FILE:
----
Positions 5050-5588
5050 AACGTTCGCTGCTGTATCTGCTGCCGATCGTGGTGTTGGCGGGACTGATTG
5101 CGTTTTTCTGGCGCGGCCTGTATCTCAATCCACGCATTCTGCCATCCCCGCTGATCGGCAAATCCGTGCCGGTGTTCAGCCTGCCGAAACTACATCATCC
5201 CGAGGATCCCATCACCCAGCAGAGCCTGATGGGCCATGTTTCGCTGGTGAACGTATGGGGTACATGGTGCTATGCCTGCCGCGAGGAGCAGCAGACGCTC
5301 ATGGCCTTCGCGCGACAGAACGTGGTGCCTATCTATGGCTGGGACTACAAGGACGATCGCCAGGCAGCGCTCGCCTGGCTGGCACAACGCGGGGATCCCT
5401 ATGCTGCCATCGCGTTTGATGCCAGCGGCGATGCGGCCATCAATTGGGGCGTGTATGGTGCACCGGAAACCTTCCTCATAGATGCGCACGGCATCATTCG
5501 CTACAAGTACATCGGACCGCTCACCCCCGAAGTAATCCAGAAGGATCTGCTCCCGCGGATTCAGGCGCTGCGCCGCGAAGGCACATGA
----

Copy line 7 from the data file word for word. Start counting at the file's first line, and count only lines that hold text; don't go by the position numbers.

5501 CTACAAGTACATCGGACCGCTCACCCCCGAAGTAATCCAGAAGGATCTGCTCCCGCGGATTCAGGCGCTGCGCCGCGAAGGCACATGA